Hello, I'm Edwina Dunn. Throughout my career, I've worked in data science. I have founded and evolved a number of companies to explore rich, new, powerful data. With the purpose of growing businesses. Let's talk about data and how it can transform your business.

I, several years ago, founded a company called Dunnhumby with my husband Clive Humby. And that began when we really started Tesco Clubcard and it changed the fortune of Tesco. And from there, our business was propelled into a global enterprise. By creating Clubcard, we could link a customer's ID to their transactions. By knowing your customers, by knowing what they bought, what they liked, how often that translated into better business, better strategies, better engagement. There's a direct correlation between knowing your customers more and making more money. There's a very famous quote that we've always treasured, which is when Ian MacLaurin, now Lord MacLaurin was CEO of Tesco. After we did our first analysis of the data, he paused, and he said, what is incredible is that in three months, you've told me more about my customers than I've understood after thirty years. And that was just such a huge statement because he was a man, top of his game, and he realized that data could shine a light and reveal things that the brain can't do on its own. And even better, it’s secret from your competitors because they don't understand how you've worked that out and who you're testing it with. So it's almost like a very secret weapon where you're finding out what works best without actually announcing it to everyone. So let's start with what is data. Data is really, really simple. There's personal data and there's attribute data. Personal data identifies an individual. It's your name, it's your address, it's your email, it's your social handle. The things that connect us directly to you as an individual. Attribute data is data like, what did you buy? Where did you buy it? When did you buy it? All of those are transactions, and we attach transactions to personal data. So if we think about what technology and data is trying to achieve here, it's really trying to replicate the intimacy that shopkeepers had in the old days.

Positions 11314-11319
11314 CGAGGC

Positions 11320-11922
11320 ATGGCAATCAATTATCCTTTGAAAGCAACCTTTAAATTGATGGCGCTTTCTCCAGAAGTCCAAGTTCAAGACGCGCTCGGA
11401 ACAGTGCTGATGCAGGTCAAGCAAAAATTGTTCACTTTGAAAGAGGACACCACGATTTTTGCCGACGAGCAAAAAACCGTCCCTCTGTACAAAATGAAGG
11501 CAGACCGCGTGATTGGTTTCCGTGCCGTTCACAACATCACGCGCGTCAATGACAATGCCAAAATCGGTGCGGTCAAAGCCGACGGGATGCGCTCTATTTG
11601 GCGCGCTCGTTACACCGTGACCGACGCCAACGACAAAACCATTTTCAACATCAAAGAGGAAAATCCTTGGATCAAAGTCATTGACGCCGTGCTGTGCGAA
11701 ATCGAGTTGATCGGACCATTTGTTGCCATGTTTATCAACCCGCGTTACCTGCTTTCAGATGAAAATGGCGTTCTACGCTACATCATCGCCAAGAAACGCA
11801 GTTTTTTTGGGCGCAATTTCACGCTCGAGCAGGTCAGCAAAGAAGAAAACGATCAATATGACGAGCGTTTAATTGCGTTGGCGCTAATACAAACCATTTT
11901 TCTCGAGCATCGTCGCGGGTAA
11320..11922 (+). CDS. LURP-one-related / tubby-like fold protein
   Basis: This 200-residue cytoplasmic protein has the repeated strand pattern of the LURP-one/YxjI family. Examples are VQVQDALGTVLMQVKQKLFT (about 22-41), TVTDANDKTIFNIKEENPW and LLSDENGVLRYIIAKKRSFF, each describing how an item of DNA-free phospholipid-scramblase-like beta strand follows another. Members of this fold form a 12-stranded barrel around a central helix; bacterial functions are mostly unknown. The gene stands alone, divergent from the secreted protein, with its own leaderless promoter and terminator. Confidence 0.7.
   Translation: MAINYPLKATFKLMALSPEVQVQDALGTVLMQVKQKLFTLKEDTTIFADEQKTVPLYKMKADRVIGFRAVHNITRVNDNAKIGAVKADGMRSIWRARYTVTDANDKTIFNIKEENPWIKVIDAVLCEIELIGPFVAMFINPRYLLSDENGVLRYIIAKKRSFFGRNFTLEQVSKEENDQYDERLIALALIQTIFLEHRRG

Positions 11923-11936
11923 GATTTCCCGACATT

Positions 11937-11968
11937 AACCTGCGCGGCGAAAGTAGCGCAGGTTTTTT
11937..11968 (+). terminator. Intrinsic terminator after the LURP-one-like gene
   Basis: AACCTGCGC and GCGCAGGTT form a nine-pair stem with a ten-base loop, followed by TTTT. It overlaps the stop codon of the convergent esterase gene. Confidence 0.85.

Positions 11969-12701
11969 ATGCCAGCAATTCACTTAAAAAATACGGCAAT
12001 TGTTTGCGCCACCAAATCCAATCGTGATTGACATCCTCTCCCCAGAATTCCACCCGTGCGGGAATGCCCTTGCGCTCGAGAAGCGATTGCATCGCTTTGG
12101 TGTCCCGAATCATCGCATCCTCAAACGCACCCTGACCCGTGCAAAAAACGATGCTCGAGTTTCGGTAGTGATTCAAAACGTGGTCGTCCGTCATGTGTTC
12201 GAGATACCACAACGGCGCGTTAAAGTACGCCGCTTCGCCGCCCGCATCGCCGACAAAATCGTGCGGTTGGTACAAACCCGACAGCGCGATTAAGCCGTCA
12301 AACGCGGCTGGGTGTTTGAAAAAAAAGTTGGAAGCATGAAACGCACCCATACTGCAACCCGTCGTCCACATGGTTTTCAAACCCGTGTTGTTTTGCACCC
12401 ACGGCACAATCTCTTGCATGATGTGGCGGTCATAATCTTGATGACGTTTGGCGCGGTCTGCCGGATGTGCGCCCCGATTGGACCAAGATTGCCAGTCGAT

So they would know when Mrs. Jones or Mrs. Smith came into the store, what she was likely to buy was often a repeat of what she bought the week before. And so that knowledge was really instructive in how the shopkeeper responded, what he'd prepare for her, what he would entice her with, to buy in addition to what she normally bought. And most businesses don't have that same local community and intimacy with their customers. It's an incredibly powerful tool for getting closer to your customers for making them feel, you know them and they're special. And that you're actually talking to them in a truly personalized way, as opposed to just calling them Mrs. Smith or Mrs. Jones. The first classic example of data is what we call proprietary. So proprietary data is the data that is yours. Data that you hold within your organization, about your customers, that can be really sensitive. Everything from their name, their email, their address, through to their transactions and anything else they've ever told you about themselves. That's proprietary data. You can't own a customer, but you can own your knowledge about that customer because they've granted you that knowledge. So in a sense, if you don't use proprietary data, then you're kind of not using that special relationship you have with your customers. No one else can mimic it, so it gives you that unique insight. The second type of data is reference data. Reference data allows you to give context to your own data. Do you know the businesses around you? Do you know what they sell? Have you been there? Have you seen what service is like? An awful lot of businesses are comparison retailers. So a consumer will go into one store and then try another, and then try another, until they decide which one gives them exactly what they want.

If you're not aware of what's around you, then you are really flying blind. When it comes to reference data, get out there, have a look, be aware of what surrounds you and understand what your competition is doing and how good they are at doing it. So a third type of data is licensed data, and that simply means that someone else has compiled it, someone else has invested in it, but it's available to you. YouGov is one of the best sites to have a look at masses of really good, insightful data. How many people live, work in an area, the socio-economic characteristics of an area, how many people come out of tube stations every day? So if you're a sandwich shop, you want to know how many people are going to go past my outlet in that moment. Or if you're a restaurant, you want to know how many workers, how many residents. And now from this data, from the license data, you could see how many people are the latent demand that you're tapping into.